Emma Watson is a star. “Beauty and the Beast” may be flawed in its excess and is more touching and human than the animated original. Emma Watson is radiant, beautiful, and inspired. This live-action reinvention of “Beauty and the Beast” remains the “tale as old as time”.
Watson’s Belle is rescued from killer wolves by the brave Beast played by the tormented and noble Dan Stevens, but he is wounded and bleeding from the attack. He fights with great strength and rage. The Beast unexpectedly sacrifices for Belle and lies on the ground of the wintry forest. Belle turns about to leave and escape her imprisonment. Gentleness melts her visage as she turns back to rescue him in return. “Beauty and the Beast” enrolled me then.
The wondrous souls of Watson and Stevens reinvent “Beauty and the Beast”. Through astounding make-up and CGI effects, Steven’s Beast is the towering horned majestic lion. His Beast embodies both joy and suffering in his gentle blue eyes. Stevens accomplishes the nearly impossible. He is a handsome man, and his Beast becomes beautiful as he allows us to see his soul and forsaken dreams. Watson is a natural beauty with freckles on her nose. Her Belle’s innocence discovers the truth in others, be it the Beast or the ghastly Gaston. Watson and Stevens are beautifully sublime.
With the largely familiar story-line and great songs by Alan Menken and Hal Ashman of the original 1991 animated movie, Director Bill Condon’s recreation is about loss, destiny, and falling in love. His spectacular vision creates the haunting images of the wintry forest and the Beast’s austere castle. This is a musical, and Condon wonderfully orchestrates the song and dance. He does homage to “The Sound of Music” with Belle singing on the hills of her village.
Watson and Stevens make us believe in Belle and Beast’s love story. There may be one too many dance numbers or introspective character musical solos. Fortunately, they are not too distracting. Screenwriters Stephen Chbosky and Evan Spiliotopoulos invent the poignant back stories of Belle’s and the Beast’s deceased Mothers humanizing this fairy tale. This is a timeless tale of true love and forgiveness.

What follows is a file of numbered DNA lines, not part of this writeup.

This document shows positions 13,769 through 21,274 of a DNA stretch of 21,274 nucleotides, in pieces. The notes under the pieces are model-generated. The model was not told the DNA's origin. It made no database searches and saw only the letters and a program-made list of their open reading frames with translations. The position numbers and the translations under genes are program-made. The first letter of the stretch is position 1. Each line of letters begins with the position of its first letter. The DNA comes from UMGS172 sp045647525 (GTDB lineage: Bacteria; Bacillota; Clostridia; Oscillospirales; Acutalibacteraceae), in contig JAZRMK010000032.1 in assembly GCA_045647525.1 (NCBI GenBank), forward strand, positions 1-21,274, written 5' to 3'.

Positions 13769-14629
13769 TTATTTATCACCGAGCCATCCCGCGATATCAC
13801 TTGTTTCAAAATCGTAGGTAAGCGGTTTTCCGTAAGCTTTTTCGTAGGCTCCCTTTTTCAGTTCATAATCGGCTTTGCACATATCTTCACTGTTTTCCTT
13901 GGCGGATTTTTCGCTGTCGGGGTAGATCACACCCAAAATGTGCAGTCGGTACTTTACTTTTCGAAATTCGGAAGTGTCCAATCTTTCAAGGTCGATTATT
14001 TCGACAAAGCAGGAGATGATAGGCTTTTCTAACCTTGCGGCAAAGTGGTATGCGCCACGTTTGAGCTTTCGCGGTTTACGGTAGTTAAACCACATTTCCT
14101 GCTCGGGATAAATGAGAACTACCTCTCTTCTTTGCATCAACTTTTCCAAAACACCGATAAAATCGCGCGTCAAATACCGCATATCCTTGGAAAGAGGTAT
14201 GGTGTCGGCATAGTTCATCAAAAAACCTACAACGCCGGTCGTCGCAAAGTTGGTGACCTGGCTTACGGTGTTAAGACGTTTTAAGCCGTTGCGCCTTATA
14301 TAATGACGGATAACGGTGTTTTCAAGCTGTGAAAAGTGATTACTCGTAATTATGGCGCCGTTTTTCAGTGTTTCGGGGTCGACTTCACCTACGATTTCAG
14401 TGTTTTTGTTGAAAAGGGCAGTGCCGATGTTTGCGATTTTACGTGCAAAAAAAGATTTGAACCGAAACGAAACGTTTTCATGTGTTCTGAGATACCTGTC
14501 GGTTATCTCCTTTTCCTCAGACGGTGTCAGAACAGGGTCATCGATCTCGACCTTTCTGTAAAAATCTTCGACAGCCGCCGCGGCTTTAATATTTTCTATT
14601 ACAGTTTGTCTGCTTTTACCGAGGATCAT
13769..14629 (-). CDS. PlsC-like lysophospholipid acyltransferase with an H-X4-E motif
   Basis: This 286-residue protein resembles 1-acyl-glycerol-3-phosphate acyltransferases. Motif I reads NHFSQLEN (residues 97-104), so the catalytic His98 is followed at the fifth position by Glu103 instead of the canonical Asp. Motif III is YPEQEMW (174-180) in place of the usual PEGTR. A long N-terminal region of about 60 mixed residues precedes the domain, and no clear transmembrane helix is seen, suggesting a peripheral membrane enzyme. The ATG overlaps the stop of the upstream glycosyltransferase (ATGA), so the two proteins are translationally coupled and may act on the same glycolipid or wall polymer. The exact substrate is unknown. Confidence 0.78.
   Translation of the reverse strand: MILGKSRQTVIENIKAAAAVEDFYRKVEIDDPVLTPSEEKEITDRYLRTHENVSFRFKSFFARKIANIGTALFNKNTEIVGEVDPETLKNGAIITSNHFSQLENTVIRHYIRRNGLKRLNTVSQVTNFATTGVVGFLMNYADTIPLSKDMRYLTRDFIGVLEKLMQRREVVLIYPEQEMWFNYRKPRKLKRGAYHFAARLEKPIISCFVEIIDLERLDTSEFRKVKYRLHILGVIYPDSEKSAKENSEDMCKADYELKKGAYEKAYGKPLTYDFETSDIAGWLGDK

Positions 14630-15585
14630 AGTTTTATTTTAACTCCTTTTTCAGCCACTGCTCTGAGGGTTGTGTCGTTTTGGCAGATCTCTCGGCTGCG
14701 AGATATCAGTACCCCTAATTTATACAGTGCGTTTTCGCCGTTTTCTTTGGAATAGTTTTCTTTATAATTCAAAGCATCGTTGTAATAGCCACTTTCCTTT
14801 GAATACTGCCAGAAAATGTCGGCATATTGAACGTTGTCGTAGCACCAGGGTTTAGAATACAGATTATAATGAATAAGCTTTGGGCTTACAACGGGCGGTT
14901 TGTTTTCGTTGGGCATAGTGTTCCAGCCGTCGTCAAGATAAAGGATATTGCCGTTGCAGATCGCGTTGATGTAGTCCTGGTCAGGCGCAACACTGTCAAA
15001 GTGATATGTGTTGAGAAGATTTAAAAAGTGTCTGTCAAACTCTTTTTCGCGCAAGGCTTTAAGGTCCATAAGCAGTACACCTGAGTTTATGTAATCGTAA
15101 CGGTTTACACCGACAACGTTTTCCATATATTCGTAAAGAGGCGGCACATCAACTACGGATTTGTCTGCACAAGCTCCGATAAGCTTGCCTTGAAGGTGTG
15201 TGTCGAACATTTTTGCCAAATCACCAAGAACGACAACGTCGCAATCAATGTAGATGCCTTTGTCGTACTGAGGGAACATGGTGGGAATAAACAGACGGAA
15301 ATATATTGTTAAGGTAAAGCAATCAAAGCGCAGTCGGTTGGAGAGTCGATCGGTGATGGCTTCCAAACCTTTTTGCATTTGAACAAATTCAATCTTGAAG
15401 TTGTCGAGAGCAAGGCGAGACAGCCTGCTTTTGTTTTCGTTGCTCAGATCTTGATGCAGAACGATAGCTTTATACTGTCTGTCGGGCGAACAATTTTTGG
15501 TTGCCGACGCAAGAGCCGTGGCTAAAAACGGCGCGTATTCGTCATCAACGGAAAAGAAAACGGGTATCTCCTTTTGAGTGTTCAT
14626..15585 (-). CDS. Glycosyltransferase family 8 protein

The story opens as the narcissist Prince, played by believable Stevens, callously dismisses the gifted rose from an old woman visiting his castle. This was his test. The old woman reveals herself as the Enchantress, played by stunning Hattie Morahan. She casts a spell upon the Prince transforming him into the Beast and his servants into living furniture. He shall remain the Beast until he can fall in love with someone, who loves him back. The Prince must do so before all the petals on the rose fall; otherwise, the curse is forever.
Belle’s opening song expresses her uniqueness. She is the independent spirit, who loves books, and has great dreams. They do not include braggart Gaston played by talented Luke Evans, who wants to marry Belle. She tells him, “I will never marry you.” Belle cares for her watchmaker Father Maurice played by kind Kevin Kline. Belle’s Mother died years ago and she was Maurice’s love story. He tells Belle of her Mom, “Your Mother was fearless.” Belle is like her.
One night Maurice becomes lost and trespasses the Beast’s castle. Beast imprisons him until Belle bravely takes her Father’s place. Beast’s servants wonder if Belle is the one, who will break the wicked spell?
As enemies, Belle and the Beast aren’t so different. They both love Shakespeare. The Beast reads “Guinevere and Lancelot”, which Belle labels, “Still a romance.” He too is a dreamer who loves books. He shares his vast library with Belle.
Belle discovers the servants’ loyalty to the Beast. The young prince was very much like his loving Mother. After she died, his Father’s cruelty hardened his extraordinary spirit. Belle begins to see his noble wounded heart. The Beast doubts she will end his curse, telling his servants, “Look at me!” I know that resolve. He too is falling in love with Belle.
Condon’s ballroom dance with the Beast and Belle in a golden gown is nostalgic, new, and touching. Emma Thompson as the teapot Mrs. Potts beautifully sings the theme, “Beauty and the Beast”. Beast frees Belle when tragedy arises. She promises to come back. Candelabra Lumiere, voiced by Ewan McGregor, asks Beast about the spell and Belle. He says, “I let her go.” Mr. Potts says, “Because he loves her.”
The miscalculation of the movie is villain Gaston. He is the arrogant stupid narcissist without nuance. We cheer for Belle and Beast against Gaston, often because nothing redeems him. Belle and Beast emerge as heroes in this conflict. Hearing Beast say to Belle “You came back.”— is so touching.
“Beauty and the Beast” has a wonderful human quality and spirit. It reminds of the old and recreates as new. Emma Watson is amazing in this “tale as old as time”. Take a chance on “Beauty and the Beast”.
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